The Public’s Privates

Once upon a time, in the magical world of New York, Mia Farrow and Woody Allen made a couple of masterpieces.

They met in 1981 on the set of his film A Midsummer Night’s Sex Comedy, fell in love, had some kids, and adopted a few more. Woody entered his most fruitful period with Mia as Muse; Mia did the best work she has ever done. Then in 1992, ironically during Husbands and Wives – Woody’s divorce dramedy that sees his character leave hers for a much younger woman –  Woody and Mia’s romance came to a screeching halt when Woody was discovered with nude Polaroids of Mia’s 18 year old adopted daughter, Soon-Yi. They had been having an affair.


Woody – Oscar winner, beloved icon – was dragged through a very ugly legal battle over the custody of their children (one of which, Dylan, had accused him of molesting her) and his reputation was further sullied by his cavalier attitude: “The heart wants what the heart wants.”

Anyone who had been following Allen’s films knew of his – or at least his character’s – proclivities for younger women. In Manhattan, Woody’s character Isaac dates 17 year old Mariel Hemingway; and Diane Keaton and Mia Farrow herself are 10 years Allen’s junior. But to sleep with, date, and eventually marry a girl who for all intents and purposes was his step-daughter was seen as reprehensible by the media, the fans, and of course the girl’s mother. Still twenty years later and 15 years after Soon-Yi and Woody got married, Mia (and her son with Allen, Ronan) are leading the Lest We Forget campaign to remind everyone that Woody Allen might be a great filmmaker, but he is a home wrecker and a (potential) child molester. Mia is still so pissed that she and Ronan felt the need to take to Twitter to comment on Woody’s Cecil B. Demille Award, so vengeful that producers are worried they will make trouble at the premiere of Bullets Over Broadway, and so disgusted by her own history with him that she has recently started making claims that Ronan might actually be Frank Sinatra’s child; Ronan stands with his mother in hope, shaking his head in disgust that he could possibly be related to someone as despicable as Woody Allen.

And yet Woody Allen reigns on in the Hollywood pantheon as a living legend, an American icon, an undisputed cinematic genius; nominated the same year as Mia-gate for Best Original Screenplay at the Academy Awards and has been recognized by the Oscars eight subsequent times, including this year for Blue Jasmine.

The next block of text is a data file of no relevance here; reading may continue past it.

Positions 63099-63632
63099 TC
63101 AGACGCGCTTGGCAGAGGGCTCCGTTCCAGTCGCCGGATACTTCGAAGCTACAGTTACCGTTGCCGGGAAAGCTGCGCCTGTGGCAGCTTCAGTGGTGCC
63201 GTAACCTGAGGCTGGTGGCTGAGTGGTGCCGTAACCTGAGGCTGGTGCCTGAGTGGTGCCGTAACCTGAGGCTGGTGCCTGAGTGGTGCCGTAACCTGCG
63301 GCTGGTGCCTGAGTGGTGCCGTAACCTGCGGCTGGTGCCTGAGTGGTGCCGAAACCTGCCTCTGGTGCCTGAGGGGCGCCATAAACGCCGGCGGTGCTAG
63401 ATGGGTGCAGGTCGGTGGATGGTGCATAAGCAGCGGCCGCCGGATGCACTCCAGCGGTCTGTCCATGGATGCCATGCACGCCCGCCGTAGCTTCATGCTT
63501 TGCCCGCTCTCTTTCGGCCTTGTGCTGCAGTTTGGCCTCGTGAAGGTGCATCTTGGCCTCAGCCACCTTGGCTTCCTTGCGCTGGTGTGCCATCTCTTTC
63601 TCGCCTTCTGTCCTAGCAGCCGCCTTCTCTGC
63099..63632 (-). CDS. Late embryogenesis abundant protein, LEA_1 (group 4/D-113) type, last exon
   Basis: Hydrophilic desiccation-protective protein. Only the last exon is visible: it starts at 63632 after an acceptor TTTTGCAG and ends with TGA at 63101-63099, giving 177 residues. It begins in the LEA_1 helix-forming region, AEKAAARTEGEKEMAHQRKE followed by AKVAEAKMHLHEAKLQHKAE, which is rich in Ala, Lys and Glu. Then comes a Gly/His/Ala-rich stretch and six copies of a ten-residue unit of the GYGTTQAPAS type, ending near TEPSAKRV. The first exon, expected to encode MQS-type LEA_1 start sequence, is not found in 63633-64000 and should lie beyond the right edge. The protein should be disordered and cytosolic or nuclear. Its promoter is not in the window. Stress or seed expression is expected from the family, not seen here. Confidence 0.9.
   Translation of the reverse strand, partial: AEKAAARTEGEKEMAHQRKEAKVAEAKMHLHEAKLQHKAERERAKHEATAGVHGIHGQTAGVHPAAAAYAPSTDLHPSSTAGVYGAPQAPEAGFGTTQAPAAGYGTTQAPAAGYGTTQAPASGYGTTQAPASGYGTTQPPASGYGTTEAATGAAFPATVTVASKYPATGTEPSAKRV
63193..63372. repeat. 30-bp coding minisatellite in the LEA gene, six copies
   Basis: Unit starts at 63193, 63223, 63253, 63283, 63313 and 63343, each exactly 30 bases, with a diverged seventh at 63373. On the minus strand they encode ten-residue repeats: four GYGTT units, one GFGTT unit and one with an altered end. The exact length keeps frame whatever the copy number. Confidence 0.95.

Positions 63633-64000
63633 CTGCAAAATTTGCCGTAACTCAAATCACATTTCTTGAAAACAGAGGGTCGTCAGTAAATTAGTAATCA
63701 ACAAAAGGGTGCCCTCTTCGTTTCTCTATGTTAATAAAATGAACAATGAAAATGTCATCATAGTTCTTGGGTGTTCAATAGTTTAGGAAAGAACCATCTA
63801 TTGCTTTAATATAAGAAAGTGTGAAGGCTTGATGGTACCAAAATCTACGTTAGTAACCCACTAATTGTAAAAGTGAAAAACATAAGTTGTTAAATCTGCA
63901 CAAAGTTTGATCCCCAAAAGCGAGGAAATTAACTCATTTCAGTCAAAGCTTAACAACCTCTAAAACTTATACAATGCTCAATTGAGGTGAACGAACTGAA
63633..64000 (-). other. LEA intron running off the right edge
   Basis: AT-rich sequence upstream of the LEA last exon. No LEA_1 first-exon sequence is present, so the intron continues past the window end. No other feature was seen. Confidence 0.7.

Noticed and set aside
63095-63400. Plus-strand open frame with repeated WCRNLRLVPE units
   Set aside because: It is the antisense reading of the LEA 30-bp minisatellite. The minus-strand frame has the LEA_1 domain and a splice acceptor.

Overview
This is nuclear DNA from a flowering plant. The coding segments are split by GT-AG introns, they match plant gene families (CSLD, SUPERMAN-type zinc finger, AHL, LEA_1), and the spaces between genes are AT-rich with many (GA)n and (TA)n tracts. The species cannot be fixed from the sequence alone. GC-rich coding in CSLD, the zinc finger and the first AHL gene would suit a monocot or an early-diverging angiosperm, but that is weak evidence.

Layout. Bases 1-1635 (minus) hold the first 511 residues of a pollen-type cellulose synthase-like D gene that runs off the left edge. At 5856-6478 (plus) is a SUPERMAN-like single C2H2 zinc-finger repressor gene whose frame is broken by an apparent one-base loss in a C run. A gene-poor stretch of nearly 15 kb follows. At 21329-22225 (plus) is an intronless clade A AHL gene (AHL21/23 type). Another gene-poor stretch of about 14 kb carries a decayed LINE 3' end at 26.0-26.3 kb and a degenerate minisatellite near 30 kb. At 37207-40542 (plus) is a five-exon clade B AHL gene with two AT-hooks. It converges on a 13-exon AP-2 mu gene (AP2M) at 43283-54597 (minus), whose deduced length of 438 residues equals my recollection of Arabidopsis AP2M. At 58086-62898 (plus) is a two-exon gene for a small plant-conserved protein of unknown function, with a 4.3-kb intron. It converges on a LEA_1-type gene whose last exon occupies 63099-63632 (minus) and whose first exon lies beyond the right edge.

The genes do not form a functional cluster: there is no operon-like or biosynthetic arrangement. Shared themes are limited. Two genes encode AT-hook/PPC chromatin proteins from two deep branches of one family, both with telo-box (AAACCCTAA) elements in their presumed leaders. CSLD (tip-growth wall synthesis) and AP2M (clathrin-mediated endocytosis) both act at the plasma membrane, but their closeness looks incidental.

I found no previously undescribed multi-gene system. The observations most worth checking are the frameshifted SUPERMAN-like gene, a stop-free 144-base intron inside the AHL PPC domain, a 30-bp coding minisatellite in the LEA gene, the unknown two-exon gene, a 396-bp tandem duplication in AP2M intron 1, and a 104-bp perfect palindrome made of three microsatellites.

And why not? If awards are meant to honor merit, the best achievements in cinema of the year, Woody Allen the Filmmaker, Woody Allen the Writer will continue to earn a place among the ranks. He is one of the best. Period.

As far Woody Allen the Human, Woody Allen the Father, who knows? I am not his kid and have never been married to him. I am not even his friend. I have never been alone in an attic with him as a child, nor posed for Polaroids. Perhaps he is a creepy old man. Perhaps he is a pedophile. Perhaps he is a terrible human being. Honestly, I don’t give a damn. I am choosing to judge the artist on his art. And leave the moralizing to those it actually effects. I wish for their own sake Mia and Ronan could let the past be the past and move forward – the incident with Dylan was supposed to have happened 22 years ago – but I can understand their indignation if they never decide to get over it.

What I don’t understand is why anyone gives a damn about it. Then or now. Or why anyone gives a damn about Chris Brown. Or Roman Polanski. Or O.J. Simpson. Or Robert Blake. Or Lindsay Lohan. Or Winona Ryder. Or Walt Disney. Or Phil Spector. Does the fact that O.J killed his wife change the fact he was a great football player? Did Rosemary’s Baby suddenly become unwatchable after Polanski slept with that 13 year old girl? Did “Be My Baby” lose its magic when Spector was indicted? Does it matter that Disney was an anti-Semite when he gave the world Mickey Mouse? Of course not. But we pass these judgements on people that we really know nothing about because we feel “betrayed” and offended. How could these amazing artists – artists with whom we have aligned, artists with whom we have put our faith and trust and own emotional stake (and money) – have deceived us in such a way that we never saw the evil actions of which they were capable coming? We feel personally affronted. And I think this is ridiculous and sad.

As artists, we share our soul through our work, hoping to make some kind of connection or statement. We tell you our dreams, our hopes, our world views, our passions, and occasionally our missteps through a seemingly candid persona that is heavily constructed by teams of people and/or our own lessons on what the world can handle and how we want to handle the world. As much as we may think we KNOW an artist, we don’t. And unless you are also an artist, you probably never will; we live in an insular world of mystique and mayhem.

Artists are also people. And sometimes people do shitty things. But does this take away the good? The beautiful? The inspired? Should we shun the benefits they have given humanity? Burn their books? Melt their movies? Never listen to their music? Are they past the point of redemption? And which actions are redeemable? And which are not? And whose decision is it? This extends past the Artist to everyone. Most “evil” people were once “good” until that one terrible thing they did to taint them. I’m sure even Eva Braun could tell us stories of kindness and love about the World’s Most Hated Man.

Can judgement ever be justified? And should our judgements change depending on who we are judging?

I look forward to your responses.